Audit reviewing state contract to run North Texas psychiatric facility
Source: Statesman, February 7, 2015

As state health officials continue to take fire over the agency’s technology contracts, they’re facing another investigation into a proposed deal with a private company to run a North Texas psychiatric facility. The State Auditor’s Office is conducting a review into whether the Health and Human Services Commission followed state procurement laws when it awarded Correct Care Solutions a tentative contract to run Terrell State Hospital. The cost and the scope of the proposed deal aren’t publicly known.

Deadlines continue to pass for state hospital privatization
Source: Gary E. Lindsley, Terrell Tribune, January 16, 2015

State officials had hoped to have a new operator for Terrell State Hospital by summer 2014. Then they hoped to have a new operator in place by early fall. That, of course, changed to Jan. 1. Jan. 1 has come and gone and Texas Department of Health and Human Services Executive Commissioner Dr. Kyle Janek still does not have a signed contract with Correct Care Solutions. CCS, according to state officials, operates six residential treatment hospitals in Florida, South Carolina and Texas that care for about 2,000 patients. Former state Rep. Lance Gooden on Jan. 8 told members of the Rotary Club of Terrell that a contract should be signed between Janek and CCS officials in the next few weeks. After that, it will take several months to work out the transition from state to CCS operation, according to Gooden…..

Column: Janek’s push for urgency in Terrell State Hospital privatization effort questioned
Source: Mike Elswick, Terrell Tribune, January 16, 2015

One of the big mysteries of the whole privatization push the executive commissioner of the Texas Department of Health and Human Services for putting operations of Terrell State Hospital in the hands of a private operator has been his sense of urgency. … It is baffling to those watching this convoluted process as to why he has placed such tight timelines on awarding a bid and of getting operations out of the state’s hands. After all, Terrell State Hospital has been a state operated institution since the 1880s. …. Unfortunately, Janek and the commission have practically ignored local input into the process and the details of the bid process have been so scant that it almost seems as if the apparent recipient of the bid, Geo Care’s Correct Care Solutions, was predetermined long before a single bid was submitted. In fact, the name of Geo Care was among those mentioned as potential operators long before bids were officially accepted. ….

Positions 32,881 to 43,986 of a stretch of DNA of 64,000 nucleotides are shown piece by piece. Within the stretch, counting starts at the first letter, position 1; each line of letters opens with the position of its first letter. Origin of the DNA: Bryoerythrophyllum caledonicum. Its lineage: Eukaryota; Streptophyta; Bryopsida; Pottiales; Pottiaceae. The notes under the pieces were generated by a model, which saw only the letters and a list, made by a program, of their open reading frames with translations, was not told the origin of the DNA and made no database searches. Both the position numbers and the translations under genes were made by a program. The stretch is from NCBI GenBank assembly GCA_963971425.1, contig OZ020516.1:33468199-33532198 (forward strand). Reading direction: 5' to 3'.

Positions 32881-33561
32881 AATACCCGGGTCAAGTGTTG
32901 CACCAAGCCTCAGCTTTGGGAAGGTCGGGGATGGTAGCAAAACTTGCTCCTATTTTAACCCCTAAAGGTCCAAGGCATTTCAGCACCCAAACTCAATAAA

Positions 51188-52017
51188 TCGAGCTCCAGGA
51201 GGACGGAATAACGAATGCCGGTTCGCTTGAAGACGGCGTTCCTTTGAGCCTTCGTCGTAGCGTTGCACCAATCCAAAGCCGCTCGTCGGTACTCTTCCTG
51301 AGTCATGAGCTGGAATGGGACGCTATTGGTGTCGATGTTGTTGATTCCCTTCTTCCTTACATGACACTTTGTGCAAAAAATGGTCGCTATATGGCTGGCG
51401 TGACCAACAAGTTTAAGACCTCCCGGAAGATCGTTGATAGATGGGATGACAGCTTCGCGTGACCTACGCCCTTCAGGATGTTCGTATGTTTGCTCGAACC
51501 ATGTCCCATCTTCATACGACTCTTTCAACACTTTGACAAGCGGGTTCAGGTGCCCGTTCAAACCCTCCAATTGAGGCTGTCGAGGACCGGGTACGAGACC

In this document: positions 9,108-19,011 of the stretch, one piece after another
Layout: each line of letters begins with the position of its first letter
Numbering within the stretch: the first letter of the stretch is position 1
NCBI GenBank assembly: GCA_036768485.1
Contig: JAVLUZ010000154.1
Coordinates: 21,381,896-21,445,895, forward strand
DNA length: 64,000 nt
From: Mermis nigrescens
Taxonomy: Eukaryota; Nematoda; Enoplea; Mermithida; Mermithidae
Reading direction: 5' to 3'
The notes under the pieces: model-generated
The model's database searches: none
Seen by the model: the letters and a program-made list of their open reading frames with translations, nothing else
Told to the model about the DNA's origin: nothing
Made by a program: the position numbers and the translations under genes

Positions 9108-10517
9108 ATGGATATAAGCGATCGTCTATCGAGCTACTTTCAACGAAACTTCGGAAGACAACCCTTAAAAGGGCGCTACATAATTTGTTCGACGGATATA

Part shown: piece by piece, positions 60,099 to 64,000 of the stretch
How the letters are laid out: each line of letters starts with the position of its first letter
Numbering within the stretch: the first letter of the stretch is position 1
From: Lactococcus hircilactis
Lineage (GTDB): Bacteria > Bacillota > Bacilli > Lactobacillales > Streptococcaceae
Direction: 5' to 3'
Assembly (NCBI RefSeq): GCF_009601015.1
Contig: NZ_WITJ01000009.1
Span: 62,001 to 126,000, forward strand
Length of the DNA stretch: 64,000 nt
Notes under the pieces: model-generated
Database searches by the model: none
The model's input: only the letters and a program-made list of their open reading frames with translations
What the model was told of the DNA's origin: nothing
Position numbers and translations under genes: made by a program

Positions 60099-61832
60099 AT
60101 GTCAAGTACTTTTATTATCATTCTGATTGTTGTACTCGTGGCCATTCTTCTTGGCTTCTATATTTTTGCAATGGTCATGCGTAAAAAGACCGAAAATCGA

Bid deadline extended again for Terrell State Hospital privatization proposals
Source: Gary E. Lindsley, Terrell Tribune, August 10, 2014
(subscription required)

The deadline for submitting proposals to operate Terrell State Hospital has been extended yet again.
Dr. Kyle Janek, who is the Texas Department of Health Human Services executive commissioner, originally set up a schedule which could have seen someone other than the state running the mental health facility by Sept.15….

Privatized hospital, hidden woes?
Source: Andrea Ball, Austin American-Statesman, June 30, 2014
(subscription required)

State leaders have quietly taken steps over the past year to privatize a troubled psychiatric hospital, a move that, if successful, could hide much of its work from public view. Earlier this month, the Department of State Health Services solicited bids to operate Terrell State Hospital, a Northeast Texas psychiatric facility that houses about 250 people with severe mental illnesses. The hospital came close to losing millions of dollars in federal funding last year after Medicare investigators said widespread problems threatened patients’ lives. The state has unsuccessfully tried to privatize its psychiatric hospitals multiple times over the past decade, saying a for-profit company might help save taxpayer money while caring for some of the most vulnerable people in Texas. This time, state leaders say they’re not seeking to save money, but rather to improve patient services. But paying an outsider to run Terrell State Hospital would make it much harder for the public to know what goes on there. Even when they take taxpayer money, the Texas Public Information Act doesn’t always apply to privately owned companies, which can withhold basic information that state hospitals are typically required to release.